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The evolution of voice marketing and the edge it gives advisors

While the idea of using your voice to reach your audience may not seem like a new marketing tactic; the technology to power this strategy is quite cutting-edge.

Just ask Emily Binder, the founder of WealthVoice. She focuses on podcasting and voice assistance, like Alexa and Google Assistant, to help financial advisors with their voice technology and marketing strategies.

What exactly is voice marketing?

Voice marketing leverages voice-controlled devices to reach audiences who are regularly engaging with this technology. If you look at consumer technology trends over the past 5 years, it’s clear that voice is the fastest adopted of all times—especially smart speakers. In fact, smart speakers have outpaced television, radio, personal computers, and even smartphones by reaching over 50% of the population in less than five years in the U.S.

Why is voice marketing important, especially to financial advisors?

From a marketing perspective, it’s always a good idea to look at where the tension is headed—not where it is today, but where the stress is going next. For financial advisors, that destination is voice marketing. It’s an easy way to reach people and connect on an emotional level. It’s your voice; it's a conversation; at its core, this is the original channel of communication.

How to get started with voice marketing?

Voice marketing can help your financial practice, in the same way, having a social media presence or having a blog does. It’s all about creating consistent content that showcases your expertise, which over time, builds trust with your audience.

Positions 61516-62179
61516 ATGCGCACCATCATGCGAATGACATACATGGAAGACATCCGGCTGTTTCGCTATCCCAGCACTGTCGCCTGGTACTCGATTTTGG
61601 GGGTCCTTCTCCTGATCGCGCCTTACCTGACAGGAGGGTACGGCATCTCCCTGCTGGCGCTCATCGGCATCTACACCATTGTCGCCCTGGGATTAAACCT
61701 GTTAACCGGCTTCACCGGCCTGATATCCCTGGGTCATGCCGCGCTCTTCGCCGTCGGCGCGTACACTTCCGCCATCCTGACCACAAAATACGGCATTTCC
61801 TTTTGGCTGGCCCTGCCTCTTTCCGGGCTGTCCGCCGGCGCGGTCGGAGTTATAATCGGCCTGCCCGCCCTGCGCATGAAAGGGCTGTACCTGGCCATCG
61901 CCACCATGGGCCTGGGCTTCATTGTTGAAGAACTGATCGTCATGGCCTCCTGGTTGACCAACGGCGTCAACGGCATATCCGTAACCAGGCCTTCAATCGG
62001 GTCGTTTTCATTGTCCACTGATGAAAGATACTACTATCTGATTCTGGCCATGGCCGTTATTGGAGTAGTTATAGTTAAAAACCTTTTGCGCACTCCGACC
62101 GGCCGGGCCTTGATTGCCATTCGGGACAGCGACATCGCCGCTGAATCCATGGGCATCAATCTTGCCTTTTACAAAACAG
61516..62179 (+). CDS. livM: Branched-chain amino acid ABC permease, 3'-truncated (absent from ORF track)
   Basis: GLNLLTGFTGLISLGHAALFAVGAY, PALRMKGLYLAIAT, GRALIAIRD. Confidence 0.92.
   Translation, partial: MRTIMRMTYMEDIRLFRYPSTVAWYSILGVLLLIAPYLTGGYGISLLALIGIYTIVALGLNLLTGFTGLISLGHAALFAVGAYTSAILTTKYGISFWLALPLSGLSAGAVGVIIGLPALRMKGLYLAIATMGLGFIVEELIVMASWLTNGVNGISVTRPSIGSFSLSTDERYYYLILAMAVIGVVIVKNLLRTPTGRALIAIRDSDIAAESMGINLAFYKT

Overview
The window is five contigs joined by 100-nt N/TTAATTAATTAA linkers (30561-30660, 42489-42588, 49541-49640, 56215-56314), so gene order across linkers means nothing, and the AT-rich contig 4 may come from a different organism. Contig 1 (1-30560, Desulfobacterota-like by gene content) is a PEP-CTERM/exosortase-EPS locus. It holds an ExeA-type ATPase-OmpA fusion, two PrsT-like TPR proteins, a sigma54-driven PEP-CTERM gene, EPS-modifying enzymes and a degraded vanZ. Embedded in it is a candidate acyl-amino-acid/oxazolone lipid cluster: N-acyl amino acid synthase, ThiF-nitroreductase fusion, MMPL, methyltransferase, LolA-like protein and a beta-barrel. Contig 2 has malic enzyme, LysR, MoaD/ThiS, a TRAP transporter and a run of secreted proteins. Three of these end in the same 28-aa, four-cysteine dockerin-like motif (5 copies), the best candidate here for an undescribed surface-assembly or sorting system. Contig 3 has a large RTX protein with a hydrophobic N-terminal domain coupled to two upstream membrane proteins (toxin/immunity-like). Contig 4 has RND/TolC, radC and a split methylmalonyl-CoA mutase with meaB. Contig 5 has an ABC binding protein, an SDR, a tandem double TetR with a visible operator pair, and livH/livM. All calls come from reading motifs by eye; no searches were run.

Most financial advisors today pair their traditional marketing strategies with ones that are more content-focused. For example, if you were going to buy a digital ad, you might have the URL point back to a landing page with custom content. Or if you mailed out a postcard, you might add a link to your blog which hosts longer-form content. 

The bottom line is, when you offer valuable information with your unique approach, your audience is more likely to trust you. The same notion rings true for voice marketing. If you’re able to connect with your audience via a podcast while they are commuting, doing the dishes, or exercising, you’re able to cultivate a relationship by sharing your content.

The Road to One Hundred Million

Now, starting—or keeping up with—a podcast may sound overwhelming, but it doesn’t have to be. Integrating voice into your marketing and approach can be as simple as a mini-podcast or flash-briefing. These are bite-sized episodes, a few minutes in nature, where you can share your thoughts on a particular topic without feeling the pressure to outline an entire episode, host a guest speaker, field questions, and figure out everything that goes into post-production. Instead, you can share a nugget of information on many different platforms to reach a wide audience.

Or releasing briefings on voice-controlled devices gives you the flexibility to share on-demand messages in a way that feels very personal and custom to each listener. For example, imagine your ideal client profile type pouring a cup of coffee in the morning and saying, “Alexa, play the latest update from your financial firm.” Your presence is now enjoying a morning brew across the kitchen table from a potential or current client.

The best way to get started with voice marketing is similar to any other strategy—define your niche, figure out what interests your audience, and offer a unique point of view on this topic that leaves your audience with key takeaways or immediate next steps they can take. This formula is how to build loyal fans, who potentially could become loyal clients.

Disclaimer: The views expressed in this video by the participants are solely their own and do not necessarily reflect the views of Altruist Corp or its subsidiaries. No compensation was provided.


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